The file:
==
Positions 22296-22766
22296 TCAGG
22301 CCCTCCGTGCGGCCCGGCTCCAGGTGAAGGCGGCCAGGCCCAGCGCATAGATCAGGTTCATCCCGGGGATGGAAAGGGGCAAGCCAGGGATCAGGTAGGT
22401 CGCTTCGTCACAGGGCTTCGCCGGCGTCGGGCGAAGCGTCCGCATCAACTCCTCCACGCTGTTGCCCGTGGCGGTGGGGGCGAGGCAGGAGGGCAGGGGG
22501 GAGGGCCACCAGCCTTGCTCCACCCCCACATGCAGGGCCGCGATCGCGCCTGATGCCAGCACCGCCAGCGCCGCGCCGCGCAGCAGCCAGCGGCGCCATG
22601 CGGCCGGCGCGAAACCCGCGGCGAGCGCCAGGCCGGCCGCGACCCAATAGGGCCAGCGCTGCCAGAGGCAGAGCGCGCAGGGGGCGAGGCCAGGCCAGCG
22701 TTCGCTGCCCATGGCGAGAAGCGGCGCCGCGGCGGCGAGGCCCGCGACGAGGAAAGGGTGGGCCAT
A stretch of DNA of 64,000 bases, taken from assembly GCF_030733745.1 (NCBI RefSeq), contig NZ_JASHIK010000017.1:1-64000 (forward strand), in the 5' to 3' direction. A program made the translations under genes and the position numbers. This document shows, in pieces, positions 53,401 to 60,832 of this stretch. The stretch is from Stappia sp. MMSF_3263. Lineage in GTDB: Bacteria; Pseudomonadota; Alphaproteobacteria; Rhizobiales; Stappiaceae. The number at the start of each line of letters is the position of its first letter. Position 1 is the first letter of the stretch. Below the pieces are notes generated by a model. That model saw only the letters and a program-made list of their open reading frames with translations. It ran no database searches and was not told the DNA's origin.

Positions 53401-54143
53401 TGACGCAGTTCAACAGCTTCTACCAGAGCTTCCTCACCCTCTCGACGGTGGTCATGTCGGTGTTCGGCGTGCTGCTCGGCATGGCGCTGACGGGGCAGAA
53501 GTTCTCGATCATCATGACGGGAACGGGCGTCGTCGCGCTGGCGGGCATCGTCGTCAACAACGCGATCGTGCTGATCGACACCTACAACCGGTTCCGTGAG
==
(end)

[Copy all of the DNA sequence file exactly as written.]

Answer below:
Positions 22296-22766
22296 TCAGG
22301 CCCTCCGTGCGGCCCGGCTCCAGGTGAAGGCGGCCAGGCCCAGCGCATAGATCAGGTTCATCCCGGGGATGGAAAGGGGCAAGCCAGGGATCAGGTAGGT
22401 CGCTTCGTCACAGGGCTTCGCCGGCGTCGGGCGAAGCGTCCGCATCAACTCCTCCACGCTGTTGCCCGTGGCGGTGGGGGCGAGGCAGGAGGGCAGGGGG
22501 GAGGGCCACCAGCCTTGCTCCACCCCCACATGCAGGGCCGCGATCGCGCCTGATGCCAGCACCGCCAGCGCCGCGCCGCGCAGCAGCCAGCGGCGCCATG
22601 CGGCCGGCGCGAAACCCGCGGCGAGCGCCAGGCCGGCCGCGACCCAATAGGGCCAGCGCTGCCAGAGGCAGAGCGCGCAGGGGGCGAGGCCAGGCCAGCG
22701 TTCGCTGCCCATGGCGAGAAGCGGCGCCGCGGCGGCGAGGCCCGCGACGAGGAAAGGGTGGGCCAT
A stretch of DNA of 64,000 bases, taken from assembly GCF_030733745.1 (NCBI RefSeq), contig NZ_JASHIK010000017.1:1-64000 (forward strand), in the 5' to 3' direction. A program made the translations under genes and the position numbers. This document shows, in pieces, positions 53,401 to 60,832 of this stretch. The stretch is from Stappia sp. MMSF_3263. Lineage in GTDB: Bacteria; Pseudomonadota; Alphaproteobacteria; Rhizobiales; Stappiaceae. The number at the start of each line of letters is the position of its first letter. Position 1 is the first letter of the stretch. Below the pieces are notes generated by a model. That model saw only the letters and a program-made list of their open reading frames with translations. It ran no database searches and was not told the DNA's origin.

Positions 53401-54143
53401 TGACGCAGTTCAACAGCTTCTACCAGAGCTTCCTCACCCTCTCGACGGTGGTCATGTCGGTGTTCGGCGTGCTGCTCGGCATGGCGCTGACGGGGCAGAA
53501 GTTCTCGATCATCATGACGGGAACGGGCGTCGTCGCGCTGGCGGGCATCGTCGTCAACAACGCGATCGTGCTGATCGACACCTACAACCGGTTCCGTGAG